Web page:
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Consent

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WORLD
March 21, 2013 | By Mark Magnier
REWARI, India -- India passed anti-rape legislation Thursday that included a controversial provision setting the age of sexual consent at 18. Reformers argued the law, which was passed in a hurried response to public anger over the fatal mid-December rape of a 23-year old physiotherapy student, should set the age at 16 to prevent wrongful arrests in a changing society. However, conservatives prevailed, fearful a lower age would encourage premarital sex and undermine Indian morality.
ARTICLES BY DATE
OPINION
March 17, 2014 | By Michael Shermer
The New Jersey Motor Vehicle Commission last week voted to prohibit Tesla from selling its electric vehicles directly to consumers, a decision endorsed by the New Jersey Coalition of Automotive Retailers and Gov. Chris Christie. New Jersey is the third state, after Texas and Arizona, to block Tesla from direct sales, all under the guise of protecting consumers. Some free market. Of course, auto dealers prefer an arrangement in which they have exclusive rights to sell a certain manufacturer's product.
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CALIFORNIA | LOCAL
November 19, 2010 | By Molly Hennessy-Fiske, Los Angeles Times
The Beverly Hills fertility doctor who assisted Nadya Suleman in conceiving octuplets was cited by federal regulators for using an experimental procedure without her informed consent, according to testimony Thursday at a state medical board hearing in downtown Los Angeles. Dr. Michael Kamrava's medical license could be revoked if it is determined that he was grossly negligent in his treatment of Suleman and two other female patients: a 48-year-old who suffered complications after she became pregnant with quadruplets and a 42-year-old diagnosed with advanced ovarian cancer after receiving fertility treatments.
NATIONAL
February 25, 2014 | By David G. Savage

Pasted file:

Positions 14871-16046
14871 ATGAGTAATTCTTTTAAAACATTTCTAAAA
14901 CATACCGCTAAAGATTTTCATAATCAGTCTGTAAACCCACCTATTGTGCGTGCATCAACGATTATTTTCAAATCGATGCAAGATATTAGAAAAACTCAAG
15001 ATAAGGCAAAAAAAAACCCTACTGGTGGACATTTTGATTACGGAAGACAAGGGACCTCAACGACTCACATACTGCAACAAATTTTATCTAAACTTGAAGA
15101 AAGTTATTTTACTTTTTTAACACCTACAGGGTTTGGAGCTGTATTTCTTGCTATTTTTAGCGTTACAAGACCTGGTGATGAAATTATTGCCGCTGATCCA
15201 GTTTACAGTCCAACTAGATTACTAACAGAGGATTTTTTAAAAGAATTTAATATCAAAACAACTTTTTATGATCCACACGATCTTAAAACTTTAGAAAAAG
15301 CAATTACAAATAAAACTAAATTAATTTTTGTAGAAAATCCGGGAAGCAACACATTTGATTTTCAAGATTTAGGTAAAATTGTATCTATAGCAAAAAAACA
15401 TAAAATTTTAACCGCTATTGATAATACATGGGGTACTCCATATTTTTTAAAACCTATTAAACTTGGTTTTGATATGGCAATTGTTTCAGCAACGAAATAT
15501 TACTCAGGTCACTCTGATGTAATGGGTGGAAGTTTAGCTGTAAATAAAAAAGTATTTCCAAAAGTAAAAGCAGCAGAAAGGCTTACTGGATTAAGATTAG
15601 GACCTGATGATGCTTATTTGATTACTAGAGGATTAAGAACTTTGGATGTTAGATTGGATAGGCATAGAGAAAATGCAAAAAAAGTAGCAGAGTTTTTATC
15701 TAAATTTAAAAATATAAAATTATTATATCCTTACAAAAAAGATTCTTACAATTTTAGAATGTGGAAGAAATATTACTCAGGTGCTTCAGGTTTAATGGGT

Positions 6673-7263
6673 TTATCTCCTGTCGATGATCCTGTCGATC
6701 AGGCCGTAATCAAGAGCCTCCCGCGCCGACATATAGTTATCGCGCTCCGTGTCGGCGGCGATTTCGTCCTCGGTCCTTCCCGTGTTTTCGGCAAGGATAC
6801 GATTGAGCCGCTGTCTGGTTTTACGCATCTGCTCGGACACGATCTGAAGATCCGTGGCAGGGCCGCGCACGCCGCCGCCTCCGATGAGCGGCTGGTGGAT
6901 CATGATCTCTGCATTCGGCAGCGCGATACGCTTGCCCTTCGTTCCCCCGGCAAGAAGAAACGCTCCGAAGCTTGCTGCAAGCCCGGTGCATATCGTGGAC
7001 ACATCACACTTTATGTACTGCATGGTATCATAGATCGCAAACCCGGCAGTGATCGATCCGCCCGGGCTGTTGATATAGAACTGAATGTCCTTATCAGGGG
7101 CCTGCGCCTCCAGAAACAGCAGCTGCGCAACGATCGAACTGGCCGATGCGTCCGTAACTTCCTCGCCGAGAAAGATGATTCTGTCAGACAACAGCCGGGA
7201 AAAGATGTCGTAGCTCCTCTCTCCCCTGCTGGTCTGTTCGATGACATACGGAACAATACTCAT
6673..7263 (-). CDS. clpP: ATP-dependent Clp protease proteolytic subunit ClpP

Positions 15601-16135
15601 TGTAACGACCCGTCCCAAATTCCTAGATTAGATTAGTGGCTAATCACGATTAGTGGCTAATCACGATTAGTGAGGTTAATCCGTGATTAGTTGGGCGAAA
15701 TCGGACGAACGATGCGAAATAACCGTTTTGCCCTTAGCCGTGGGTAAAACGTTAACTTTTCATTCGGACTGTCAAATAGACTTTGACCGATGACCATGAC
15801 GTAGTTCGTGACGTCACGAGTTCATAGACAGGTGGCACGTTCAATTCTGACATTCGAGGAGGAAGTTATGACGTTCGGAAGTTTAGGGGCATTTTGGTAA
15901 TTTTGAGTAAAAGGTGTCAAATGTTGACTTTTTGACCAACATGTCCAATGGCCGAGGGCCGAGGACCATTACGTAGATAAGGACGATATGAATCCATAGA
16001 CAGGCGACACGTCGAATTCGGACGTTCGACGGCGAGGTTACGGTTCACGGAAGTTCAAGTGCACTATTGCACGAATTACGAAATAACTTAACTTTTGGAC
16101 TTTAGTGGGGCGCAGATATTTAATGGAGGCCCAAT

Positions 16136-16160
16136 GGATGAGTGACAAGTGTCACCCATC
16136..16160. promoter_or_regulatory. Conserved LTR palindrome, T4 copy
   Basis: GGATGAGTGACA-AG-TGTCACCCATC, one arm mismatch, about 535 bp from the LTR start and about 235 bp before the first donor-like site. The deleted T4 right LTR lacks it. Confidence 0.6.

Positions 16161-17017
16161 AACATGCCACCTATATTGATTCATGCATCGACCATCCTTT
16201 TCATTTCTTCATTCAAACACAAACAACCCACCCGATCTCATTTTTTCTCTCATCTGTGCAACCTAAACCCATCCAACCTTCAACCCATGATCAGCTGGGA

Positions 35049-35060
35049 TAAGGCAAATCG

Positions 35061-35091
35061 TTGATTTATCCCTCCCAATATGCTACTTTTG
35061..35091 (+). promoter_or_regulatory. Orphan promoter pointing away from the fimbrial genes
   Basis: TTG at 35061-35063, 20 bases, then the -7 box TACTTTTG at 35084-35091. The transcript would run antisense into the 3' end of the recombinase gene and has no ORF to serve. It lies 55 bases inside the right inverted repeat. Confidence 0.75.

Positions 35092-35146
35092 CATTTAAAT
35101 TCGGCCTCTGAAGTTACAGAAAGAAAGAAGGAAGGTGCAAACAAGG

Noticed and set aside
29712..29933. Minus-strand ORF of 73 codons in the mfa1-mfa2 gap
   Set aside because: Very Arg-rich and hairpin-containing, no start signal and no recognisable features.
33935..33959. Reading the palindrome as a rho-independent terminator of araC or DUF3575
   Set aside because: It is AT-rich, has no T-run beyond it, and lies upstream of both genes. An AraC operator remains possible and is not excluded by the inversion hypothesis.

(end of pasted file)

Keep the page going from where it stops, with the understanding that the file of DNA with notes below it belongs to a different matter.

WASHINGTON - Police officers may enter and search a home without a warrant as long as one occupant consents, even if another resident has previously objected, the Supreme Court ruled Tuesday in a Los Angeles case. The 6-3 ruling, triggered by a Los Angeles Police Department arrest in 2009, gives authorities more leeway to search homes without obtaining a warrant, even when there is no emergency. The majority, led by Justice Samuel A. Alito Jr., said police need not take the time to get a magistrate's approval before entering a home in such cases.
NATIONAL
August 28, 2013 | By Christine Mai-Duc
A Montana judge has come under fire after handing down a 30-day sentence to a former high school teacher convicted of raping a 14-year-old student and for making statements in court that the victim was "older than her chronological age" and "as much in control of the situation" as her teacher. Outrage is particularly sharp in Billings, where the crime took place, because the girl committed suicide in 2010, just shy of her 17th birthday, as the criminal case was pending. A protest was planned for Thursday, and organizers have called on Montana District Judge G. Todd Baugh to resign.
CALIFORNIA | LOCAL
May 16, 1989 | DAVID SMOLLAR, Times Staff Writer
A student dashed into the nurse's office at Los Angeles High School the other morning and asked for an aspirin to relieve his headache. Sorry, the aide said, but the nurse's office cannot dispense medicine. But why not try the school health clinic on the other side of the counter, which offers a complete menu of medical services? So the student moved to the other side of the waiting room and asked the clinic receptionist for an aspirin. Are you a member of the clinic? Have your parents filled out the consent form?
CALIFORNIA | LOCAL
January 7, 2003 | Maura Dolan, Times Staff Writer
A man may be convicted of rape if his sexual partner first consents but later changes her mind and asks him to stop, the California Supreme Court ruled Monday. In a 6-1 decision, the state high court said a man who continues sexual intercourse with a woman once she has retracted her consent can be charged with rape. The court ruled in a date rape case involving teenagers at a party in El Dorado County.